Immune cells turn back time to achieve memory
Woodruff Health Sciences Center | Dec. 13, 2017
Heavy water labeling shows that cells destined to become memory T cells divide extensively for two weeks after YFV vaccination, and then divide rarely after that time.
From Akondy et al Nature (2017).
Memory T cells earn their name by embodying the memory of the immune system – they help the body remember what infections or vaccines someone has been exposed to. But to become memory T cells, the cells go backwards in time, relinquishing their status as immune foot soldiers.
This is a key finding of two Nature papers, published on December 13. Their results inform a debate among immunologists about memory T cell development, with potential implications for vaccine design.
Memory CD8 T cells are trained to kill cells that may have been infected by a virus or display a sign of not belonging. What distinguishes memory CD8 T cells from untrained naïve cells is that they can respond rapidly, within minutes or hours. The new research illuminates how the memory cells accomplish this – their genes are poised to respond, even years after initial activation, says Rafi Ahmed, PhD, director of Emory Vaccine Center and senior author of both papers.
"When they become memory T cells, the cells dedifferentiate -- or, in effect, become young again. It's something we all want to do," he says.
Ahmed and his colleagues came to that conclusion by tracking the patterns of gene expression and DNA methylation in memory CD8 T cells, and comparing them with naïve CD8 T cells and effector (foot soldier) cells.
"We can see that memory CD8 T cells don't forget where they came from," says Ahmed, a Georgia Research Alliance Eminent Scholar. "They keep one foot in both naïve and effector tents."
One paper examines mice acutely infected by an often-studied virus, while the other looks at immune cells from human volunteers immunized with yellow fever vaccine. The first author of the mouse paper is Ben Youngblood, PhD, now at St Jude Children's Research Hospital.
The first author of the human paper, which uses heavy water labeling to follow immune cells over time, is Rama Akondy, PhD, assistant professor of microbiology and immunology at Emory University School of Medicine. The heavy water study was conducted in cooperation with the Hope Clinic of Emory Vaccine Center and the laboratory of Marc Hellerstein, MD, PhD at the Department of Nutritional Sciences and Toxicology, UC Berkeley.
The debate about memory T cells, which can last for decades in the body, was whether they develop from effector cells, most of which die during an immune response, or directly from a subset of naïve cells. To address this question, researchers looked at genes that are turned on in naïve cells, off in effector cells, and then on again in memory cells. An example is the gene for L-selectin, an adhesion molecule needed for immune cells to home to lymph nodes.
Memory precursor cells re-express genes such as L-selectin, and accomplish this shift by erasing previously acquired methylation on those genes, the Emory scientists found. In addition, the they showed that a DNA methylation enzyme is involved in restraining memory T cell development. DNA methylation is an epigenetic modification that usually turns genes off.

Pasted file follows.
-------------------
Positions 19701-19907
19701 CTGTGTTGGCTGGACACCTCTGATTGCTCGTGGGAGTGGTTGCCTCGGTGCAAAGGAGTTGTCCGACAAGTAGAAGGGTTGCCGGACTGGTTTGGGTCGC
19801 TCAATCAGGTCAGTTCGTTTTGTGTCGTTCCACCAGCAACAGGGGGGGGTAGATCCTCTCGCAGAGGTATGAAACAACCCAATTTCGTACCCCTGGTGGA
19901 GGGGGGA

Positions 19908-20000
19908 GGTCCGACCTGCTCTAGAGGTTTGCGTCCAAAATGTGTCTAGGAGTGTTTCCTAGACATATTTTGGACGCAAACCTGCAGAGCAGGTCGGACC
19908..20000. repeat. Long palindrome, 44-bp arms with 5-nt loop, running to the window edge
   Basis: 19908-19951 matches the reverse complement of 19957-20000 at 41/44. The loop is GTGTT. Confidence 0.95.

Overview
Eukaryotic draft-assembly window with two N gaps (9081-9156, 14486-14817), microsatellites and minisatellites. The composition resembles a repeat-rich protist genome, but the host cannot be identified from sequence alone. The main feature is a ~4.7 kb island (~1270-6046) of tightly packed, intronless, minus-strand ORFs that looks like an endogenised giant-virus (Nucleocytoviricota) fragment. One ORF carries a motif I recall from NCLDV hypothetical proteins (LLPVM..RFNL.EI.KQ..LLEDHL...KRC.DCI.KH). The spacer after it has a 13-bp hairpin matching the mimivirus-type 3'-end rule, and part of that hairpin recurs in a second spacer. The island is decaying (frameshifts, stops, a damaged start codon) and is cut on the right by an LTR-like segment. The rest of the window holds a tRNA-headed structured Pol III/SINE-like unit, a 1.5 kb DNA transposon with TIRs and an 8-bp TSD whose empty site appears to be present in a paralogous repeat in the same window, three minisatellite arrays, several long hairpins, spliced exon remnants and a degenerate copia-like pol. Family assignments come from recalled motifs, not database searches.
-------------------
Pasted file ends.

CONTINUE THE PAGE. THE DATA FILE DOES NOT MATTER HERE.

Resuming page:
Heavy water labeling is a technique that allows scientists to follow how often cells divide; deuterium is incorporated into every newly synthesized DNA or protein, occurring during cell division. Heavy water is not radioactive and has been used in clinical research since the 1930s.
In volunteers who received the yellow fever vaccine and consumed heavy water, deuterium marked the effector CD8 T cells, Akondy says. The memory cells retained the label even after the volunteers stopped heavy water intake, showing that memory cells originated from the effectors, she says. The researchers could see that the vaccine-specific memory T cells came from cells that divided extensively in the first two weeks after vaccination. However, the memory cells calmed down after that, dividing less than once per year.
Effector CD8 T cells produce high levels of granzyme B and perforin, tools for performing their "killer" functions. The scientists observed that long-lived human memory CD8 T cells do not contain the granzyme B and perforin proteins, but they also do not shut those genes off completely. The cells stay ready to plunge into action.
"We think memory CD8 T cells retain an 'epigenetic signature' of having transitioned through the effector state," Akondy says. "The effector genes stay unmethylated and are poised to be re-activated."
While these papers examine the development of memory CD8 T cells, Ahmed says the findings could be also relevant for memory CD4 T cells, a major reservoir for HIV persistence. Understanding how memory CD4 T cells re-activate could aid efforts to eliminate HIV from the body, he says.
The research was supported by the National Institute of Allergy and Infectious Diseases (U19AI117891, R01AI030048, U19AI057266, R01AI114442, R01AI43866, UM1AI068618, UM1AI069481) and American Lebanese Syrian Associated Charities.